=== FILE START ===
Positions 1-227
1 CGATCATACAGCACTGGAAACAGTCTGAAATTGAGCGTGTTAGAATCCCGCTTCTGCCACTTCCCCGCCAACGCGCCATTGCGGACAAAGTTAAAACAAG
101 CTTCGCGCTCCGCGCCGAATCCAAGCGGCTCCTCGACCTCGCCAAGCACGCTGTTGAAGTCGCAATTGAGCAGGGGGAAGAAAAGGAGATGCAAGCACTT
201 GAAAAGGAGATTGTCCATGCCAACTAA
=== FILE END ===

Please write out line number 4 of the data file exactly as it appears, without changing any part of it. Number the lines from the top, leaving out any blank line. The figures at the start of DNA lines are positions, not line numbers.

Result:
201 GAAAAGGAGATTGTCCATGCCAACTAA